Federal Court in Delaware Requiring Disclosure of Litigation Funding Agreements

The chief judge for the U.S. District Court in Delaware issued an order last week requiring parties to disclose whether a litigation funder has an interest in any cases brought before him. While the order is not unique — several other federal courts have adopted similar rules — it was made in an extremely influential district. More than half of publicly traded US corporations are incorporated in Delaware and its laws often govern contracts between businesses. More from Claims Journal.

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Insurers Tapped to Pay Growing Number of False Claims Act Actions

The U.S. Justice Department has initiated more False Claims Act actions this year than in any year since 1994, driven by increased government spending during the COVID-19 pandemic as well as litigation funders’ appetite to back whistleblower claims. More from Claims Journal. (Editor’s note: it is worth keeping in mind that the government appears potentially wary about funders’ involvement in such cases)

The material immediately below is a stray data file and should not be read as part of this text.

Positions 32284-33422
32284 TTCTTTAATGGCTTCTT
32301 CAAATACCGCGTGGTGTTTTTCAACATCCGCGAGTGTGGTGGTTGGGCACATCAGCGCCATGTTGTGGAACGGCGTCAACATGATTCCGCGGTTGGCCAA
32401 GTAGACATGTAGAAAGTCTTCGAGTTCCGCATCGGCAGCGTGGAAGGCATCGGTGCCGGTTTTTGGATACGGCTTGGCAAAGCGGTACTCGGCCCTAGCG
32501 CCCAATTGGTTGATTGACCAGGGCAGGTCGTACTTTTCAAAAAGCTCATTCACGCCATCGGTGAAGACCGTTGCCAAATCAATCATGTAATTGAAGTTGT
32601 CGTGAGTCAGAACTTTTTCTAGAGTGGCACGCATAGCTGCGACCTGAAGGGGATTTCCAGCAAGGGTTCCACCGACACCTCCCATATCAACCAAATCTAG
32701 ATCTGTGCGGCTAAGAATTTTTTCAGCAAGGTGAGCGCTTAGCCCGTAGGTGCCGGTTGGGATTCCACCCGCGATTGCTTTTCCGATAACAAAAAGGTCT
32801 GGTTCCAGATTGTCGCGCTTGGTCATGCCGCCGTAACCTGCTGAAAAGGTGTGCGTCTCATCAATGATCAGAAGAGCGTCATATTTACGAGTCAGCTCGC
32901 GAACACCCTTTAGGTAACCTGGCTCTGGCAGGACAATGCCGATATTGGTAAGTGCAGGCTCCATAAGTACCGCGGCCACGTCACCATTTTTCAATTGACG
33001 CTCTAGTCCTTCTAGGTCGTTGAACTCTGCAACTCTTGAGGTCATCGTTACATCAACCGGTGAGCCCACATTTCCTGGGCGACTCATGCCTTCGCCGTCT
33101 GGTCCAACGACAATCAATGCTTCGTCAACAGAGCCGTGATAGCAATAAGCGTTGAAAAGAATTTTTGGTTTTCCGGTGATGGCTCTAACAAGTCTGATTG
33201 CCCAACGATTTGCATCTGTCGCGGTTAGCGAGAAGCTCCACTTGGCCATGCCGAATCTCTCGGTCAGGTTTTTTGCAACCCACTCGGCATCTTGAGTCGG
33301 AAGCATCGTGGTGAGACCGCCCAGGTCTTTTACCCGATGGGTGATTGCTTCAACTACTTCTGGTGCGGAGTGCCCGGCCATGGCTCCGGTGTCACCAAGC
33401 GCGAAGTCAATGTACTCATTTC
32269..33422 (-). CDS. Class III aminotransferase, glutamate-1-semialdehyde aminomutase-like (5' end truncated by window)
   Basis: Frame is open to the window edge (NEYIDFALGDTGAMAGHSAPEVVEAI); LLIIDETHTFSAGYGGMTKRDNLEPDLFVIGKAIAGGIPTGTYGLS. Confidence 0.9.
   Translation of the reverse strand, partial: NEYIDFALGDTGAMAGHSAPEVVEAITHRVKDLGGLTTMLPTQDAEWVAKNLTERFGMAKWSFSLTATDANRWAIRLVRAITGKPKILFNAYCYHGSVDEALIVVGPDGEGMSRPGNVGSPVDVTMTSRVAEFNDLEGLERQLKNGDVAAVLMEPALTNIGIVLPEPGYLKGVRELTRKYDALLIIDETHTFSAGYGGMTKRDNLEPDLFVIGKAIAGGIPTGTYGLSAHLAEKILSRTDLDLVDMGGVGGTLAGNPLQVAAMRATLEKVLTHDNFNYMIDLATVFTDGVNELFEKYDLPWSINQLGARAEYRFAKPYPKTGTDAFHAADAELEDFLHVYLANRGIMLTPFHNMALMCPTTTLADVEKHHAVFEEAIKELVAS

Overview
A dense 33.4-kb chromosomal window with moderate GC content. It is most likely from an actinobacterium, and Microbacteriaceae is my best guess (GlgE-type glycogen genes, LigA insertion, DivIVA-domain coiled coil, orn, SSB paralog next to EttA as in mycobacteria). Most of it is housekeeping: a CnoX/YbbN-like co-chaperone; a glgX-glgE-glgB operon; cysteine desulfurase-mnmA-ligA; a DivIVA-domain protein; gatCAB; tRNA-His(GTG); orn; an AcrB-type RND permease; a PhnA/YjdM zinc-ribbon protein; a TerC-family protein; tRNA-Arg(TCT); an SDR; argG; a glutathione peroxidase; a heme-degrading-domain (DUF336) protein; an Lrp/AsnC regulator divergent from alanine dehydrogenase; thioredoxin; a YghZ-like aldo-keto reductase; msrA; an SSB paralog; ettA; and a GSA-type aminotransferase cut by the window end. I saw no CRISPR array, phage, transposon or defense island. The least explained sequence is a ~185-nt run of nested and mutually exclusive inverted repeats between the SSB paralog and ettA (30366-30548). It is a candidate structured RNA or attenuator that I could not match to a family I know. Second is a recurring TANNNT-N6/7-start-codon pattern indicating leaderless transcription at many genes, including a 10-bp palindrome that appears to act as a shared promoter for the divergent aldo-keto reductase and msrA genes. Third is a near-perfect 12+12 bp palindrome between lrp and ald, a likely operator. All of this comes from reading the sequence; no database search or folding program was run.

In the News

SPAC Deal Generates Millions for Lawsuits Against Insurers That Stiffed Medicare

Wall Street’s latest blank-check company promises to be a litigation finance nightmare for property and casualty insurers. MSP Recovery, a Miami-area company that earns revenue by winning lawsuits against insurers, merged with a special purpose acquisition company in July. Earlier this month, MSP and its new partner Lionheart Acquisition Corp. II announced that Virage Capital Management LP, a litigation finance investor, had agreed to pay $3 billion for rights to collect 50% of future awards against insurance companies.

Insights

Social Inflation or Science: What Is Fueling Climate Litigation?

Adam Grossman of science-based data analytics firm Praedicat counts eighteen US cases of climate litigation against energy companies since 2017, and with better science to support claims and a shift towards smaller plaintiffs (cities and counties vs. states), litigation funders are jumping in to provide resources. Adam also predicts another wave of cases developing in the not-too-distant future in which meatpackers, trucking companies and makers of diesel engines could soon be added to the list of defendants.

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